“He was an excellent rifleman,” Christine Wilson said of her husband. If the sniper “wasn't such a coward, shooting at him from somewhere concealed, he would still be with us.”
Wilson, who arrived in Iraq in October, was assigned to the 3rd Battalion, 509th Infantry Regiment (Airborne), 4th Brigade Combat Team, 25th Infantry Division, based at Fort Richardson, Alaska. He was the 22nd paratrooper killed in Iraq since the 3,500-member brigade was deployed there last fall.
Wilson had served 16 years in the Army. He hoped eventually to be stationed back at Fort Bragg, North Carolina, where he had spent most of his career, for his last four years of service. His goal, his wife said, was to become a deputy sheriff.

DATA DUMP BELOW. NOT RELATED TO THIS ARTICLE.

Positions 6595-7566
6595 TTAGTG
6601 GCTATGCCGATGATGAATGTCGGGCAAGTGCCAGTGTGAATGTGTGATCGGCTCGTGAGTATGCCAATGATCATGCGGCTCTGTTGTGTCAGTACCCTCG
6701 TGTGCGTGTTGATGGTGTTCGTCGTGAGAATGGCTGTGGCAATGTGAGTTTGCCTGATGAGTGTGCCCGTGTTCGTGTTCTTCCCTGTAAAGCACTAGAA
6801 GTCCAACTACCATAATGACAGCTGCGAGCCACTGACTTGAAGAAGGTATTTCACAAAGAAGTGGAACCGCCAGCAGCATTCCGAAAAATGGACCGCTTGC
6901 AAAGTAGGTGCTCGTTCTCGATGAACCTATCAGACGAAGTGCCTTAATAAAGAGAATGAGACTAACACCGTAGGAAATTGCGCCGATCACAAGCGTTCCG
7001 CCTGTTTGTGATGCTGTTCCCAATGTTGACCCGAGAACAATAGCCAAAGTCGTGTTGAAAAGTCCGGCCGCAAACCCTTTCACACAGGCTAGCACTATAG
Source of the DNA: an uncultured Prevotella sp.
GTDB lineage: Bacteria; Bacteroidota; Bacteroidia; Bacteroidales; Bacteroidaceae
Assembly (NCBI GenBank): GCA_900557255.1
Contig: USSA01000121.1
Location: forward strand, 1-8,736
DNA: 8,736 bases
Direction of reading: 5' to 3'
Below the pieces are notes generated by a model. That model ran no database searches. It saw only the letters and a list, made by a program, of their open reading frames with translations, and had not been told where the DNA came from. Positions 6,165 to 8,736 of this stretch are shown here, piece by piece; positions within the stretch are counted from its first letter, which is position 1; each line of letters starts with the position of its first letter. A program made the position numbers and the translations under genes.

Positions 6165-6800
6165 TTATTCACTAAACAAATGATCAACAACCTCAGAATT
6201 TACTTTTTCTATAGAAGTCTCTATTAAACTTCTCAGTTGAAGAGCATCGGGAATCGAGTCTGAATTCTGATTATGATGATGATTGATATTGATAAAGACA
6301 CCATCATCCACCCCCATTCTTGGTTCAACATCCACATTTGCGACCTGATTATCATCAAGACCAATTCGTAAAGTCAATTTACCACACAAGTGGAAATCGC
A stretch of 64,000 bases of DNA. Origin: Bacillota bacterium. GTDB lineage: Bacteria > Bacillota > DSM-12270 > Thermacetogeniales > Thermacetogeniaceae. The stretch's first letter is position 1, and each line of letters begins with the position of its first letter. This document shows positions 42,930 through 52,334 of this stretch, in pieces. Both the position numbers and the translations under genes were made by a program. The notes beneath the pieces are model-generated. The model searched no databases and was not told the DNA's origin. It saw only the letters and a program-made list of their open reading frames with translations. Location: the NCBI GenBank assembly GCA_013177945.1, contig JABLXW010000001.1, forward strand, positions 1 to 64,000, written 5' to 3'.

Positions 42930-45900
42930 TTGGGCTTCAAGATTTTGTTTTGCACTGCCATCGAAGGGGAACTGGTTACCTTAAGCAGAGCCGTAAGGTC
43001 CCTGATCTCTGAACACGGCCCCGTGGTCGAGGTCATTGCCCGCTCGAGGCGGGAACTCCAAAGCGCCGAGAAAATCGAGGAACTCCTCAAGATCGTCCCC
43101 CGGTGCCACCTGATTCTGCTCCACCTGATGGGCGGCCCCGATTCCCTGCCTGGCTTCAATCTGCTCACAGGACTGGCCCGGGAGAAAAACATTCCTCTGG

In a program distributed at a memorial service Thursday in Clayton, North Carolina, Christine Wilson described her relationship with her husband and how faith brought them together. They were married just two years before he was killed, but during that time, she said, her husband found something he had never had, someone to love him “unquestioningly.”
She said it was a big transition for the quiet man whose mother gave him up to an “abusive, alcoholic” father when he was born. When he was 10, his father died. No one in the family would claim him, and her husband was placed in orphanages and foster homes, she said.